By Sam Sellar and Anna Hogan
Where does Pearson want to be in 2025? And what are the potential implications of this vision for public education? Pearson currently has a presence in nearly 60 countries and characterises itself as the ‘world’s learning company’. Pearson is a new type of edu-business that operates across multiple education sectors and industries with a more ambitious global corporate vision than many of its competitors. The company has undergone significant restructuring over recent years, moving from an Anglo-American media holding company to a globally integrated education services company.
Pearson aims to lead the ‘next generation’ of teaching and learning by developing digital learning platforms, including Artificial Intelligence in education (AIEd). It is piloting new AI technologies that it hopes will enable virtual tutors to provide personalised learning to students, much like Siri or Alexa. This technology will be integrated into a single platform— Pearson Realize™—that has now been integrated with Google Classroom. It seeks to develop direct and lifelong relationships with customers to whom it will provide virtual schooling, professional certifications, assessments, and other services.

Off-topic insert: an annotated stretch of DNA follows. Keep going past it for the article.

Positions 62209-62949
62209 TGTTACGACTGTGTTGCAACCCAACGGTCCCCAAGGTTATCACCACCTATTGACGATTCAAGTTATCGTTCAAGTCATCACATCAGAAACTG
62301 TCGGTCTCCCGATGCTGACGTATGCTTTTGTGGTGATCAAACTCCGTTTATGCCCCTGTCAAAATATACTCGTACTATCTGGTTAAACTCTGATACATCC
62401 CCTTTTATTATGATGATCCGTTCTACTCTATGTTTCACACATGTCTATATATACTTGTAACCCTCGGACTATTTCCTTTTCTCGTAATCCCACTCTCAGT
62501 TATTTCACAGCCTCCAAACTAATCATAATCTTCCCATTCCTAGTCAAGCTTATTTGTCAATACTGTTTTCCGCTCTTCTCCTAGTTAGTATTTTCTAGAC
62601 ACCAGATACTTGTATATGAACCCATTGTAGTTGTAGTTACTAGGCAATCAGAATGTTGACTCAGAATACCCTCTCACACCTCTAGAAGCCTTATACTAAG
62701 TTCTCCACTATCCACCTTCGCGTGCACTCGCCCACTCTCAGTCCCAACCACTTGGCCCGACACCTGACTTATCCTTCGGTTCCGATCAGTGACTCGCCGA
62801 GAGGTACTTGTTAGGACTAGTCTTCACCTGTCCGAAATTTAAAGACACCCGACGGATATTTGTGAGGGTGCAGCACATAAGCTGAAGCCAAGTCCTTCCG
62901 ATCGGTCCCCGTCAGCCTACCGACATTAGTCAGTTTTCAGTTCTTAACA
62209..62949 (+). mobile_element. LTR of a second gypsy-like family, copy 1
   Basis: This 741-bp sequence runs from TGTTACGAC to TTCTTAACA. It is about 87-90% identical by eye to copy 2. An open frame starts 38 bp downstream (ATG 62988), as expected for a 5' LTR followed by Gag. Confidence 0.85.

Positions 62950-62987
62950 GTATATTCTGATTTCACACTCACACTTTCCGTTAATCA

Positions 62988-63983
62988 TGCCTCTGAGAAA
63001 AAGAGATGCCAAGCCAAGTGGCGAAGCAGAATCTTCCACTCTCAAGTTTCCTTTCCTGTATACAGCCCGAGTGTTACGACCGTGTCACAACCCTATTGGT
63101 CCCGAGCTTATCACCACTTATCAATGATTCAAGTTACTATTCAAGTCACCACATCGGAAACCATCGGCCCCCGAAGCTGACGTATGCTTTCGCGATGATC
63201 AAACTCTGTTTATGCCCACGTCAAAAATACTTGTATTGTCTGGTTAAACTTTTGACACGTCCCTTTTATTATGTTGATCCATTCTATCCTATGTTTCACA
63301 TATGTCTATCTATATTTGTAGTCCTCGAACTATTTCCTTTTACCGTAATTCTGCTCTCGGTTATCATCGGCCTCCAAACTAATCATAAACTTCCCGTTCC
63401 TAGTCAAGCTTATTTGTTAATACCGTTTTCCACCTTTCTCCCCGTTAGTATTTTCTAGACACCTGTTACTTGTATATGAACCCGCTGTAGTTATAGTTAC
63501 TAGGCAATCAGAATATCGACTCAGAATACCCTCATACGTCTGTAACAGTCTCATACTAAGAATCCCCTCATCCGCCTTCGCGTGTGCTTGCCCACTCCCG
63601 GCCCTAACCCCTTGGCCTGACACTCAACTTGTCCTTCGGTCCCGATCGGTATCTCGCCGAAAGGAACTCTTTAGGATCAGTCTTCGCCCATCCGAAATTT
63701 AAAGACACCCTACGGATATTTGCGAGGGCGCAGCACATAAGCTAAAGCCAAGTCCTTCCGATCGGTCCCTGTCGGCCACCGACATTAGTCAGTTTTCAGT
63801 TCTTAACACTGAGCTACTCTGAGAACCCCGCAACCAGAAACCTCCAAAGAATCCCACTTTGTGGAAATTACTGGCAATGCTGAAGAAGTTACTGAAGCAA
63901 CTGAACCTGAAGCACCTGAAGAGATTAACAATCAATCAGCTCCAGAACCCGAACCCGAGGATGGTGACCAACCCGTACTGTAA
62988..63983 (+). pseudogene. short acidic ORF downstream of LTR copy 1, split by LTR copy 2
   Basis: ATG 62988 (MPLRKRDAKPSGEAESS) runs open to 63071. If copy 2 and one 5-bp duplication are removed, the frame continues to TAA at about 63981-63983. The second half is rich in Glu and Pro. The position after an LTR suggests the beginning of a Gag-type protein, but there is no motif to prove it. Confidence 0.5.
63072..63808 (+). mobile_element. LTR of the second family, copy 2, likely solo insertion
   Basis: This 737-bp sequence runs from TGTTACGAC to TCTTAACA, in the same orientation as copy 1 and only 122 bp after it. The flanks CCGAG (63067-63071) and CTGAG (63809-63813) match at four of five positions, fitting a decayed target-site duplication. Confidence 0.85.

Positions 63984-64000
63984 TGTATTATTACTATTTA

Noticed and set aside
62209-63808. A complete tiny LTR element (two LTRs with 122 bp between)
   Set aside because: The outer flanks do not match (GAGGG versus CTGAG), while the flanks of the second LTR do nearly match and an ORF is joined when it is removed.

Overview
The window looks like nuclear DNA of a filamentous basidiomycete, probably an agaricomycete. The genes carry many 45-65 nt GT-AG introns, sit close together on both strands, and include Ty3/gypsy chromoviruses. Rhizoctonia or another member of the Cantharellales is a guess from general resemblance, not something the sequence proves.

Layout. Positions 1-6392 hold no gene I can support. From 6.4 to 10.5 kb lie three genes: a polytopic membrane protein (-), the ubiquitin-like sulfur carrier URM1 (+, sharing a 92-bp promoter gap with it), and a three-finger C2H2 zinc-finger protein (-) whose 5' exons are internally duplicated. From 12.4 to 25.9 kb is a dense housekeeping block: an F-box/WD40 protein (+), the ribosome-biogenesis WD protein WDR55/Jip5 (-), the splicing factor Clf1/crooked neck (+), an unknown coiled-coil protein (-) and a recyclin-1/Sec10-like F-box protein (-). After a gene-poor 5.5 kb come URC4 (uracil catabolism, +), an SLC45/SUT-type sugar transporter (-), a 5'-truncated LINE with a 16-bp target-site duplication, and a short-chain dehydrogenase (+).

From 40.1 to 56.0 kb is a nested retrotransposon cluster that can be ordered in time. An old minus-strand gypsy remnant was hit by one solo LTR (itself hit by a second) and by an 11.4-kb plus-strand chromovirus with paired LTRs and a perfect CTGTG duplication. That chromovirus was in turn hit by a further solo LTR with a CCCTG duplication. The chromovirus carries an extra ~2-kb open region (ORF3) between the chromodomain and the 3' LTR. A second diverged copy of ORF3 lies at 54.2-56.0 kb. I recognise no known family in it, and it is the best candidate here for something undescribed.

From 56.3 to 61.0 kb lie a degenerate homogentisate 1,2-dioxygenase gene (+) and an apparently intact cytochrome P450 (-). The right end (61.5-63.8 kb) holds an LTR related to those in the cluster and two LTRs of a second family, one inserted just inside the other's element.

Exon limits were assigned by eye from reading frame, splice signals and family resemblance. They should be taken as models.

Pearson’s vision for education in 2025 laudably promotes the benefits of technological developments and their combination with new kinds of teacher professionalism. However, its corporate strategy is premised upon creating disruptive changes to (a) the teaching profession, (b) the delivery of curriculum and assessment and (c) the function of schools, particularly public schooling. These disruptions do not follow a coherent set of educational principles, but capriciously serve the interests of the company’s shareholders.
According to the findings of this research, Pearson’s vision raises two main causes for concern in relation to the integrity and sustainability of public schooling globally:
- the privatisation of data infrastructure and data, which encloses innovation and new knowledge about how we learn, turning public goods into private assets; and
- the transformation and potential reduction of the teaching profession, diminishing the broader purposes and outcomes of public schooling in favour of personalised learning that focuses on individual knowledge and skills.
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